Social challenge increases cortisol and hypothalamic monoamine levels in matrinxã (Brycon amazonicus)
Data de publicação2015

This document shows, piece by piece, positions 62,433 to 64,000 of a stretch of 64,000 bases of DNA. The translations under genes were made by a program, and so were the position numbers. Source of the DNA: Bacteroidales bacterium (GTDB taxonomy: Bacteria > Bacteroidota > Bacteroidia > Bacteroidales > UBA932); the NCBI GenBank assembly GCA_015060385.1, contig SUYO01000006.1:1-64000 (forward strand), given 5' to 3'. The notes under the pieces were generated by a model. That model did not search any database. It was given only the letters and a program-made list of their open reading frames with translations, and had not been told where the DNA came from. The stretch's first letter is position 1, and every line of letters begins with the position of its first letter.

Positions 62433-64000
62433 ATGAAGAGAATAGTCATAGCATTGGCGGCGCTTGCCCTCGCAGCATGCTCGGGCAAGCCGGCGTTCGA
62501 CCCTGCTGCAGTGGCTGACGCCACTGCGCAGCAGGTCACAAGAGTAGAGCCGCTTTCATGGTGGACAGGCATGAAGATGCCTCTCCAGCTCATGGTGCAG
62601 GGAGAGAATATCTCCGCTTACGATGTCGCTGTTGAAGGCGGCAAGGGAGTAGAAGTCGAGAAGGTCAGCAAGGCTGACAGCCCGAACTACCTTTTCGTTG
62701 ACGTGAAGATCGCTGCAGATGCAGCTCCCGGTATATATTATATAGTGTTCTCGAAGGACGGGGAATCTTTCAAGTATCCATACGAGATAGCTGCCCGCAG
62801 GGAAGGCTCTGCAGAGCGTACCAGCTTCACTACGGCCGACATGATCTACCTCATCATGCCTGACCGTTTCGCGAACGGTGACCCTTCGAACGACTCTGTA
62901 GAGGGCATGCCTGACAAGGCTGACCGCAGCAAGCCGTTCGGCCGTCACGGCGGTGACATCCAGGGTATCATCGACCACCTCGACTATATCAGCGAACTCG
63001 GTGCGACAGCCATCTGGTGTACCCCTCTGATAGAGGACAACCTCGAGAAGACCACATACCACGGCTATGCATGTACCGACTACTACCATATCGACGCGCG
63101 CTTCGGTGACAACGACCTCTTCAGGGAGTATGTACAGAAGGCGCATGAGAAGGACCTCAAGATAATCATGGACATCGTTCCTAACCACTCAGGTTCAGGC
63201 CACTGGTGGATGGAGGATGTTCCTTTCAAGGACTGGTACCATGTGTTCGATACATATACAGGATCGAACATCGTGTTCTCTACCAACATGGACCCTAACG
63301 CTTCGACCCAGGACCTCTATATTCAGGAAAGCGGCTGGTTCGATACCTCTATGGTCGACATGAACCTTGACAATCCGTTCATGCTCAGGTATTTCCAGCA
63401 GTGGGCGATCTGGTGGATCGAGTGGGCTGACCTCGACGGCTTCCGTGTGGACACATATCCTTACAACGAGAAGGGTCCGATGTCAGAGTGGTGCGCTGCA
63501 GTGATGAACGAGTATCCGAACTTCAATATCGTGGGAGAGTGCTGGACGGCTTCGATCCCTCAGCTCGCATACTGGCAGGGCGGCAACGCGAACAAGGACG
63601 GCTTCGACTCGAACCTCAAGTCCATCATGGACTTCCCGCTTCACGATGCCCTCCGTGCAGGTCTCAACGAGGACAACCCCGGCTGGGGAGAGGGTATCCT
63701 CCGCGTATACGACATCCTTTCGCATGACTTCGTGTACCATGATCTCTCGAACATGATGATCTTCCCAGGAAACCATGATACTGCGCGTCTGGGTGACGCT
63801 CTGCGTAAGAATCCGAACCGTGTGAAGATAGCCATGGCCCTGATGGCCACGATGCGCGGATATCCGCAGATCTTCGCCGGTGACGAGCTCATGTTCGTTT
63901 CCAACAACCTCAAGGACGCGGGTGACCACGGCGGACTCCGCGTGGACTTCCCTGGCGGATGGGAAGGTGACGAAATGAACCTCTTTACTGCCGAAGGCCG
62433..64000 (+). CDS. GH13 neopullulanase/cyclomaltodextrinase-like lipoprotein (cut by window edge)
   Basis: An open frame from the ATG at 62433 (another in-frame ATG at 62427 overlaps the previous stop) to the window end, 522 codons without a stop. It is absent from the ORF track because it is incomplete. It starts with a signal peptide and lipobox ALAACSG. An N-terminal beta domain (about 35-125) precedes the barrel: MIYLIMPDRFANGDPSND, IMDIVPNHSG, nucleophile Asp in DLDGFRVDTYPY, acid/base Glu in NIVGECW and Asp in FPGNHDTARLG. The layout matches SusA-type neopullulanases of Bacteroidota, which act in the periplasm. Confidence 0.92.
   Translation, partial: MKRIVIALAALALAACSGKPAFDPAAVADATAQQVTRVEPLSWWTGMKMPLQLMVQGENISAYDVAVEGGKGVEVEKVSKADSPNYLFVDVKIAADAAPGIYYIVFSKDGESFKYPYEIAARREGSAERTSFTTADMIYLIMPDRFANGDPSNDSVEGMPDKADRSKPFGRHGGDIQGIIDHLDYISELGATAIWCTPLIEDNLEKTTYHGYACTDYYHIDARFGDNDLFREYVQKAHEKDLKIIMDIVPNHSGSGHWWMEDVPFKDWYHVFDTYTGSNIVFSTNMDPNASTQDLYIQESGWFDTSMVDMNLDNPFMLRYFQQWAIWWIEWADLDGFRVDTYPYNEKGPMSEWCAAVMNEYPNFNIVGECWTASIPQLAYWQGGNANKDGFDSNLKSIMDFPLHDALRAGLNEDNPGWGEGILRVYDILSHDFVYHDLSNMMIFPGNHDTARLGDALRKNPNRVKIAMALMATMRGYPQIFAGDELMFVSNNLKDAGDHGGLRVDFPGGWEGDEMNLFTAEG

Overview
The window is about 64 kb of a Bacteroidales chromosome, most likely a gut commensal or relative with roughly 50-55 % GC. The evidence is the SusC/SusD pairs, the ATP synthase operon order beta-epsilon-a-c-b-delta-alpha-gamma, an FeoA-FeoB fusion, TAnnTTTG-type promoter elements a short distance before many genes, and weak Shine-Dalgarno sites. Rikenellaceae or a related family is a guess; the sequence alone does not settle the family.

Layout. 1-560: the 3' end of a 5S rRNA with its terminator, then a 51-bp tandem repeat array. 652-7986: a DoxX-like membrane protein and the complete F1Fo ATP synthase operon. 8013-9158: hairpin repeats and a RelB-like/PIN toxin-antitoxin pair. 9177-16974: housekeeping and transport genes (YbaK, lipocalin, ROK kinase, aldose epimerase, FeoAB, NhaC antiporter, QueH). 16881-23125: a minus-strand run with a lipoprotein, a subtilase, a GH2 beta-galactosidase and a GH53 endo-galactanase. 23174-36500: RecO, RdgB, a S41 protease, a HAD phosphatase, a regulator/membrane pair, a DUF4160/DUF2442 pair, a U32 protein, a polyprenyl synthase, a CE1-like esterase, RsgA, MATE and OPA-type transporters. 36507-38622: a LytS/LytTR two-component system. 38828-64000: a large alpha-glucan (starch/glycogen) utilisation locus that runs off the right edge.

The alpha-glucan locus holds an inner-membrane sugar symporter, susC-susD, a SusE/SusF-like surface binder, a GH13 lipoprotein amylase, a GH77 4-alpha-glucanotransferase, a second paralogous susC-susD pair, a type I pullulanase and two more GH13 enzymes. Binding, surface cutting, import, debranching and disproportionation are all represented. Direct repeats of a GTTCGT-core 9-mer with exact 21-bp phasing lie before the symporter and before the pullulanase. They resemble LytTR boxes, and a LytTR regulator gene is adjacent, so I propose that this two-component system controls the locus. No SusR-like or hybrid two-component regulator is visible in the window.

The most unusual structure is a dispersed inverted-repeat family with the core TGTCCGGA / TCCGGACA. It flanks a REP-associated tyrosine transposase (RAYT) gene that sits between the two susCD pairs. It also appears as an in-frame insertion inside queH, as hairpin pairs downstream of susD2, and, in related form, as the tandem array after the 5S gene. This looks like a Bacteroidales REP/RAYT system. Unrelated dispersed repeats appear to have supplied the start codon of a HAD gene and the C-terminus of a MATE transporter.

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The neural circuitry for social behavior and aggression appears to be evolutionarily conserved across the vertebrate subphylum and involves a complex neural network that includes the hypothalamus as a key structure. In the present study, we evaluated the changes in monoamine levels in the hypothalamus and on serum cortisol and plasma glucose of resident matrinxã (Brycon amazonicus) submitted to a social challenge (introduction of an intruder in their territory). The fight promoted a significant increase in hypothalamic 5-HT, NA and DA levels and on the metabolites 5-HIAA and DOPAC, and decreased 5-HIAA/5-HT and DOPAC/DA ratios in resident fish. Furthermore, an increase in serum cortisol and plasma glucose was also observed after the fight. Resident fish presented a high aggressiveness even with increased 5-HT levels in the hypothalamus. The alteration in hypothalamic monoaminergic activity of matrinxã suggests that this diencephalic region is involved in aggression and stress modulation in fish; however, it does not exclude the participation of other brain areas not tested here.